A tractor and a commercially licensed driver-team will tow the eMICP to any Continental United States (CONUS) location.

The first eMICP was delivered in November 2007.


Mobile Communications Vehicles (MCV)

(Source file: http://www.uscg.mil/hq/g-o/g-opr/On%20Scene/OSsummer2007.pdf)

The Mobile Communications Vehicle (MCV) can be deployed independently to provide robust communications to an established command center, or to an ad hoc environment such as a hotel room. It is designed to interface with a command center or eMICP to enhance classified and unclassified voice, and radio (HF, UHF, VHF) communications as well as provide voice and data interoperability with Coast Guard units, state, local, and federal interagency partners. The vehicle was designed to be C130J transportable to both CONUS and Outside the Continental United States (OCONUS) locations.

The first MCV is ecpedted to be delivered in summer 2008.

Portable Computer Store (PCS)

(Source file: http://www.uscg.mil/hq/g-o/g-opr/On%20Scene/OSsummer2007.pdf)

The Portable Computer Store (PCS) is a contingency cache of six kits totaling 30 Standard Workstation III (SWIII) laptops and six routers which can be used to augment resources at a unit for surge operations, or establish a limited Local Area Network (LAN) in a temporary command and control facility. As a deployable kit, each PCS provides the critical equipment necessary for users to access vital business and operational tools. Each PCS kit contains a 16-port Voice Protocol Network capable router, five SWIII laptop computers, and necessary power supplies. Users may directly connect the laptops to existing Coast Guard Data Network plus (CGDN+) connections in Coast Guard facilities, or access CGDN+ through the internet using remote access services. The router enables up to 15 machines to share a single data connection for access to the Internet or CGDN+. Each user must have a remote access token to facilitate CGDN+ access when not directly connected to a CGDN+.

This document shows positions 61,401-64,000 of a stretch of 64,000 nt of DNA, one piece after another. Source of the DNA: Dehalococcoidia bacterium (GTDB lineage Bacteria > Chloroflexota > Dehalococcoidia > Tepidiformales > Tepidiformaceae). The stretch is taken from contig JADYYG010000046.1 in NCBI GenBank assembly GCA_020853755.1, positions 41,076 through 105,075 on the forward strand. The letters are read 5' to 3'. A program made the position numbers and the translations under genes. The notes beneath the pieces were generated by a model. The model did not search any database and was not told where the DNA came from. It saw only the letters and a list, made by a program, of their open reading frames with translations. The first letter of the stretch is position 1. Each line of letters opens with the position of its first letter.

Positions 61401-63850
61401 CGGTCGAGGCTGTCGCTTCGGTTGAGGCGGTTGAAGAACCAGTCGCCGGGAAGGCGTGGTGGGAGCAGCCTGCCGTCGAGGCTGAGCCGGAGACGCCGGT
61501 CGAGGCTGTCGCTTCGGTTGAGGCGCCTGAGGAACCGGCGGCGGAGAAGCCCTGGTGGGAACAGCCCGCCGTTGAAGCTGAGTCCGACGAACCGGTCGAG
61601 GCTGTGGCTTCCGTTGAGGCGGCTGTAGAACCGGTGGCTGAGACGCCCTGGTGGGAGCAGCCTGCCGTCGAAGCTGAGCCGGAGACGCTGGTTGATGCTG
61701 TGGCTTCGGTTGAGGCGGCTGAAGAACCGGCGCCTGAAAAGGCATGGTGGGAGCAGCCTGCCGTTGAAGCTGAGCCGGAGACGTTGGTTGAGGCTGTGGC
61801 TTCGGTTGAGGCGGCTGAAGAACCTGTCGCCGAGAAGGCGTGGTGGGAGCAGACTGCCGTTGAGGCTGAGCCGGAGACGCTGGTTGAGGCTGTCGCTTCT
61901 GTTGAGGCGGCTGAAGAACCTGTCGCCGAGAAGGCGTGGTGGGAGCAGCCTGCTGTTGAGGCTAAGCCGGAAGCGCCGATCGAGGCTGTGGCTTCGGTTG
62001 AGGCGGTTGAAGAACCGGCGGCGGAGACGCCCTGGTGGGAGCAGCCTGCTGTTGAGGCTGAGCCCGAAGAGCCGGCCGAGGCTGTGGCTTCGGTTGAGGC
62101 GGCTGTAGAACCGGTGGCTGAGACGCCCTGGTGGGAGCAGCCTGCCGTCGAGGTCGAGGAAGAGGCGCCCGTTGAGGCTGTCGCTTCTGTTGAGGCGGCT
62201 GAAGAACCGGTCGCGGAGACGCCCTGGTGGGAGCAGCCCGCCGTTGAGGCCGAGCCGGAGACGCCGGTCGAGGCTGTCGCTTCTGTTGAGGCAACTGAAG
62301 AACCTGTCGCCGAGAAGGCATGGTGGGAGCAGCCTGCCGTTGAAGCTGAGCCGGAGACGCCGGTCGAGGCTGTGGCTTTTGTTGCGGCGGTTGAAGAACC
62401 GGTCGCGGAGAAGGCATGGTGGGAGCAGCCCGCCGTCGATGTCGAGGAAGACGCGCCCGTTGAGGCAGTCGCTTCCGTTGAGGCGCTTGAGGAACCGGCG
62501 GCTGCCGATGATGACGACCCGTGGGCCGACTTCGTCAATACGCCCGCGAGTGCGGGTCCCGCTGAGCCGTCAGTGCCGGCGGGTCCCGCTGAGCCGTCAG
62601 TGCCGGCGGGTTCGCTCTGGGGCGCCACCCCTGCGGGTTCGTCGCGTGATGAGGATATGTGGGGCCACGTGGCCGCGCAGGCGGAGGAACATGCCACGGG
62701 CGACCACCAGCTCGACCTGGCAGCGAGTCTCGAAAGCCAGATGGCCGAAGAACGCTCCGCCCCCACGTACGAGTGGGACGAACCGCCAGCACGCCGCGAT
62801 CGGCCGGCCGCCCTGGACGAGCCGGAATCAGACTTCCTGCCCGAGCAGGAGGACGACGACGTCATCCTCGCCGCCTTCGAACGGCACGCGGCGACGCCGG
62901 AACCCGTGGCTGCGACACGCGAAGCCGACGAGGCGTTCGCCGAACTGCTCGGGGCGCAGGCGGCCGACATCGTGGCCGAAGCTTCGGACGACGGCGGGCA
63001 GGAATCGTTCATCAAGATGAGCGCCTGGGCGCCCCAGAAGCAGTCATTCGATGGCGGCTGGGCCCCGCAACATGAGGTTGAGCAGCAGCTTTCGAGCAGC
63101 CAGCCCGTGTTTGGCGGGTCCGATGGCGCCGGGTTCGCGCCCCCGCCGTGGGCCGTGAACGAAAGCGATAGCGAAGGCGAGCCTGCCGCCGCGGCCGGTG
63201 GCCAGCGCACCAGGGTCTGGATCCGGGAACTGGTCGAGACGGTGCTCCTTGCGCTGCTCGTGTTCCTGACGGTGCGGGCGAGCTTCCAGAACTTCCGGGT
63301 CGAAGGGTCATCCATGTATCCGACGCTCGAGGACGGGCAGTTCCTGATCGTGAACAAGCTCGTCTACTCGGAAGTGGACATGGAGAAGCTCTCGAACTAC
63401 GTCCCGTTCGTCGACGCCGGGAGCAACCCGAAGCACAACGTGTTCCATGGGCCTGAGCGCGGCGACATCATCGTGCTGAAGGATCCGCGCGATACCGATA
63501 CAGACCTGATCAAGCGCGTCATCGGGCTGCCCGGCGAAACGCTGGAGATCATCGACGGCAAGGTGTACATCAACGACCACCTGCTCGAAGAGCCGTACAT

Portable SIPRNet (PS)

(Source file: http://www.uscg.mil/hq/g-o/g-opr/On%20Scene/OSsummer2007.pdf)

The Portable SIPRNet (PS) provides secure communications up to the level of SECRET. The portable SIPRNet asset consists of standard approved image laptops, a satellite terminal and network equipment necessary to provide connections to SIPRNet at remote locations. It is housed in flyaway cases that can be transported by two personnel as carry on baggage on commercial aircraft. PS can be deployed independently or as a module that plugs into the eMICP and MCV.


Telecommunications & Information Systems Command (TISCOM)

Coast Guard Telecommunication and Information Systems Command (TISCOM) located in Alexandria, Virginia, provides telecommunications, electronics, and information systems support to the Coast Guard. The Command is the Coast Guard's lead developer of voice and data communications systems. Building modern digital communication networks, integrating computer technology into the Coast Guard's daily routine is our primary responsibility. The focus of the TISCOM team of engineers, technicians, and support staff is to solve today's information technology problems through timely, quality service to the field.